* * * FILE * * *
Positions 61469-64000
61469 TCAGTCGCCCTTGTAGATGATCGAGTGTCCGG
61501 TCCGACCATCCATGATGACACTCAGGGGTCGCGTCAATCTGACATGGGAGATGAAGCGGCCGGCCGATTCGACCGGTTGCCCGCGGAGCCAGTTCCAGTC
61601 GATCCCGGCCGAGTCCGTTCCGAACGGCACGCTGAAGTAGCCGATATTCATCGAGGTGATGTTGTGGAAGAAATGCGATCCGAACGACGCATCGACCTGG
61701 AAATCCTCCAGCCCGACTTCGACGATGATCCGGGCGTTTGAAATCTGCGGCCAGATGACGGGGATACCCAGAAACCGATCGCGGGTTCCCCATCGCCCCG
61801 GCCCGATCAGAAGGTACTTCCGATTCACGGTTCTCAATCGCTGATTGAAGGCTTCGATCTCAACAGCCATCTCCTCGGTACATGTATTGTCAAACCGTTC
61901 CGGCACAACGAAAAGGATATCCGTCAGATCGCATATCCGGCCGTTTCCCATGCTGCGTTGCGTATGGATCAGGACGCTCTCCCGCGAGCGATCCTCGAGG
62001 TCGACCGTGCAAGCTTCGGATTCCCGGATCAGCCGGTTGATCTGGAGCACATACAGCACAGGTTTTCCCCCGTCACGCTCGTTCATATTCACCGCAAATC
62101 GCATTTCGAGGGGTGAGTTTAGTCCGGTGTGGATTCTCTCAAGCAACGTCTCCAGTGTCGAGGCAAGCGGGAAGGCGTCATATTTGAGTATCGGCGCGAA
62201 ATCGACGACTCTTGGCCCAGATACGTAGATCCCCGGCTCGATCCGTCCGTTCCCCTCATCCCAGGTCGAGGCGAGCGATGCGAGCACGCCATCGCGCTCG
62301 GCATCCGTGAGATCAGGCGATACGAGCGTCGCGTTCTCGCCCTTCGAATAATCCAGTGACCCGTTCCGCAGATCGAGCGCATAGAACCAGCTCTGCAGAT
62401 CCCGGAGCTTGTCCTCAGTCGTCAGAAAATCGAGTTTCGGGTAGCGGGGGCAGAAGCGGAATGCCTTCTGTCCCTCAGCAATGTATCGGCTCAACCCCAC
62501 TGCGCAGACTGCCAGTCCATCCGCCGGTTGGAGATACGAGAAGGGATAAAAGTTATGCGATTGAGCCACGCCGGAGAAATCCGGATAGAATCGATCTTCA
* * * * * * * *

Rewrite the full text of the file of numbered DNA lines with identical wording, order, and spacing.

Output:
Positions 61469-64000
61469 TCAGTCGCCCTTGTAGATGATCGAGTGTCCGG
61501 TCCGACCATCCATGATGACACTCAGGGGTCGCGTCAATCTGACATGGGAGATGAAGCGGCCGGCCGATTCGACCGGTTGCCCGCGGAGCCAGTTCCAGTC
61601 GATCCCGGCCGAGTCCGTTCCGAACGGCACGCTGAAGTAGCCGATATTCATCGAGGTGATGTTGTGGAAGAAATGCGATCCGAACGACGCATCGACCTGG
61701 AAATCCTCCAGCCCGACTTCGACGATGATCCGGGCGTTTGAAATCTGCGGCCAGATGACGGGGATACCCAGAAACCGATCGCGGGTTCCCCATCGCCCCG
61801 GCCCGATCAGAAGGTACTTCCGATTCACGGTTCTCAATCGCTGATTGAAGGCTTCGATCTCAACAGCCATCTCCTCGGTACATGTATTGTCAAACCGTTC
61901 CGGCACAACGAAAAGGATATCCGTCAGATCGCATATCCGGCCGTTTCCCATGCTGCGTTGCGTATGGATCAGGACGCTCTCCCGCGAGCGATCCTCGAGG
62001 TCGACCGTGCAAGCTTCGGATTCCCGGATCAGCCGGTTGATCTGGAGCACATACAGCACAGGTTTTCCCCCGTCACGCTCGTTCATATTCACCGCAAATC
62101 GCATTTCGAGGGGTGAGTTTAGTCCGGTGTGGATTCTCTCAAGCAACGTCTCCAGTGTCGAGGCAAGCGGGAAGGCGTCATATTTGAGTATCGGCGCGAA
62201 ATCGACGACTCTTGGCCCAGATACGTAGATCCCCGGCTCGATCCGTCCGTTCCCCTCATCCCAGGTCGAGGCGAGCGATGCGAGCACGCCATCGCGCTCG
62301 GCATCCGTGAGATCAGGCGATACGAGCGTCGCGTTCTCGCCCTTCGAATAATCCAGTGACCCGTTCCGCAGATCGAGCGCATAGAACCAGCTCTGCAGAT
62401 CCCGGAGCTTGTCCTCAGTCGTCAGAAAATCGAGTTTCGGGTAGCGGGGGCAGAAGCGGAATGCCTTCTGTCCCTCAGCAATGTATCGGCTCAACCCCAC
62501 TGCGCAGACTGCCAGTCCATCCGCCGGTTGGAGATACGAGAAGGGATAAAAGTTATGCGATTGAGCCACGCCGGAGAAATCCGGATAGAATCGATCTTCA